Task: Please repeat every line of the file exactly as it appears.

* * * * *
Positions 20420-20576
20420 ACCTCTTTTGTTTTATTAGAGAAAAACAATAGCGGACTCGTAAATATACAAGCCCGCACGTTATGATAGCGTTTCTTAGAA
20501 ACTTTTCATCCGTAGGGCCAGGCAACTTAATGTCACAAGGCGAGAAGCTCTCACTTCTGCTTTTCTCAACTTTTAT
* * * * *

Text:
Positions 20420-20576
20420 ACCTCTTTTGTTTTATTAGAGAAAAACAATAGCGGACTCGTAAATATACAAGCCCGCACGTTATGATAGCGTTTCTTAGAA
20501 ACTTTTCATCCGTAGGGCCAGGCAACTTAATGTCACAAGGCGAGAAGCTCTCACTTCTGCTTTTCTCAACTTTTAT